Uma then rapidly took us through her own chapter on colonial imaginaries and colonialized places which features in section two of the book. This chapter looks at how colonial imaginaries of non-western places enabled the acquisition and the expansion of empires. Uma explained colonial imaginaries as how place are perceived, represented and interpreted through colonial discourse, with the western world learning about the distant places of others through common discourses of colonisers and explorers.
Following a Q&A session discussing the process of editing a large handbook and growth of a virtual sense of place during the pandemic, David Cooper delivered a presentation about section seven, which he edited, titled creative engagements in place. David explained that the section brings together a variety of methodological approaches exploring the relationship between creativity and place, with authors from a range of backgrounds including practising artists and writers. Many of the chapters within this section see scholars apply geographical thinking to cultural representations of place such as film, drama and literature. David explained his own chapter draws upon these cultural representations working towards a definition of contemporary British place writing. David stated his chapter focusses on opening up thinking on the growing prominence of reflections on landscapes and the environment in contemporary British literature as well as the rise in importance of virtual places. David mentioned his chapter is all about one critical question: What is place writing?
Next up Jenny Kanellopoulou outlined her chapter ‘Place and law’ which features in section four and deals with power regulation and resistance of place. Jenny explained that her chapter, although theoretical, works towards providing practical implications for lawmakers, legal scholars, legal academics, as well as anyone interested in place related academia. The chapter unpicks what place means and how it is viewed by legal scholars. Jenny stated law is territorially bounded and imposes boundaries upon people’s actions, which has led traditional legal scholarship to view the law as a structure which the world revolves around. She went on to explain that this causes challenges when places and spaces subvert or challenge this understood notion. With questions around what law applies and who enforces it in places such as Antarctica, cyberspace and on the moon, as well as areas such as urban squats and pseudo-public spaces which challenge common understood laws. Jenny argued with boundaries in the law remaining fluid, key questions need to be asked, which rules should apply? What should be legal and who should formulate the laws?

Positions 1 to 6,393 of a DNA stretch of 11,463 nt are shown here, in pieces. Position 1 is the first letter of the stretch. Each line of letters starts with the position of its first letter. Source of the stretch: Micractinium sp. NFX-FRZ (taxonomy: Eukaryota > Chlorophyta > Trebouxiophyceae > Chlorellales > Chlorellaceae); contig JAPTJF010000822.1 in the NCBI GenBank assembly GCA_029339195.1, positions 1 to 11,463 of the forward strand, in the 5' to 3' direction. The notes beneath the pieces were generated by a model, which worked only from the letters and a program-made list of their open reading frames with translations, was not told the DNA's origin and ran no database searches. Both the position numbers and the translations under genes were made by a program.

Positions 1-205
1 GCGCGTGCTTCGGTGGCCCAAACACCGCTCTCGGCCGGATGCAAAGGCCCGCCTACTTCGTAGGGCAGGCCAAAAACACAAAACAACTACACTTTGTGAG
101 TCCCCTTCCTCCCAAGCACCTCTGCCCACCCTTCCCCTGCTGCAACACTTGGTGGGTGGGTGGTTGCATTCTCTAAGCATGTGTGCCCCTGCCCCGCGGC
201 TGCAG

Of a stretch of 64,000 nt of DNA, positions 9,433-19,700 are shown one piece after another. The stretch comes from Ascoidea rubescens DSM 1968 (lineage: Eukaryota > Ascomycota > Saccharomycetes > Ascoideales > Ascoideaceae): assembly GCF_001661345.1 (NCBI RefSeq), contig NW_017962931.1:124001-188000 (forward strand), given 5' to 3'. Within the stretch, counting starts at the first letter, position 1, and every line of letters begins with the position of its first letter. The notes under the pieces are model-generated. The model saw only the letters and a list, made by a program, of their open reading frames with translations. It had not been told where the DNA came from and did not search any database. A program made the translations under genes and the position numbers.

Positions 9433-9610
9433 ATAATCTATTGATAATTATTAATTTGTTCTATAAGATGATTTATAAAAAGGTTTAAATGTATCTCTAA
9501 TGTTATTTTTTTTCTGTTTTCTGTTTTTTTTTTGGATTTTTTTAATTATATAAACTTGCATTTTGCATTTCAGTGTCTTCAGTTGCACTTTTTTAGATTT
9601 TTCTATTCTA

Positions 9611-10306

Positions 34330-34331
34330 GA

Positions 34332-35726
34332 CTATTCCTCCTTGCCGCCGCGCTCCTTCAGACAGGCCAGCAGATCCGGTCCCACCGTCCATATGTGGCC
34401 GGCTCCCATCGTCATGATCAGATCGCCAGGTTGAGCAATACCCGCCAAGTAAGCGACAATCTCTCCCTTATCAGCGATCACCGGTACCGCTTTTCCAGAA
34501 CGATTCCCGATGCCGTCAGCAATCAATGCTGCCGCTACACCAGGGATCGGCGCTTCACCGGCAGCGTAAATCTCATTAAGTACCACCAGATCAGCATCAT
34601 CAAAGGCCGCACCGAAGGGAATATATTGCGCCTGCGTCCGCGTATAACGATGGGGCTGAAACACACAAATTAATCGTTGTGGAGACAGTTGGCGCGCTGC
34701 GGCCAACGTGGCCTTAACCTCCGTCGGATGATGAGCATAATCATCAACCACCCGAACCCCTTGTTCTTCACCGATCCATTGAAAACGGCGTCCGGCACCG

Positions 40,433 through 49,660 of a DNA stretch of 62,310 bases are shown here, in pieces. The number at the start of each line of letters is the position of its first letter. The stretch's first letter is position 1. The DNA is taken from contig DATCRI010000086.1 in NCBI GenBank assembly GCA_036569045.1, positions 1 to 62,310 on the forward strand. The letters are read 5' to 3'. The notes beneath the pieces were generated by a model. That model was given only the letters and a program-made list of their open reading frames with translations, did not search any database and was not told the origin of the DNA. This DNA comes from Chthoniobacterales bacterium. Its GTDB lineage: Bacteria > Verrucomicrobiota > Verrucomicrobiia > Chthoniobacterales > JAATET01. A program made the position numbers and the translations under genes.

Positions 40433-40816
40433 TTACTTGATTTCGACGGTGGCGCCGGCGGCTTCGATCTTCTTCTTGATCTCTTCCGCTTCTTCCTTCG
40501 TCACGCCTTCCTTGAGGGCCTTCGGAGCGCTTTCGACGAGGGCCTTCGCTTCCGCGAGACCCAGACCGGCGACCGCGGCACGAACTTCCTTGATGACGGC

Dawn Lyon concluded the presentations discussing her chapter ‘place-making at work: the role of rhythm in the production of ‘thick’ places’. Dawn’s chapter focusses on London’s famous Billingsgate fish market, exploring its everyday rhythms. Dawn explained she used Lefebvre and Regulier’s theory of rhythmanalysis as well as Casey’s characteristics of thick and thin places as the basis of her chapter. She noted that Billingsgate is characterised by long-serving workers who often talk about the old market based at the centre of London, rather than its current location, which they often refer to negatively. She argues that, although the new market is often lamented, the space is ‘thickened’ and bound by memories of the old market. Secondly, Dawn discussed the performance of place, analysing the rhythms and movements of the employees and fish merchants in the market. Dawn observed the workers noting their movements in order to understand the rhythms and routines of the merchants and other workers in the space.
The Routledge Handbook of Place is now on sale, click here to read a summary of the book.
If you missed the launch of the Routledge Handbook of Place, we have made it available for catch up below.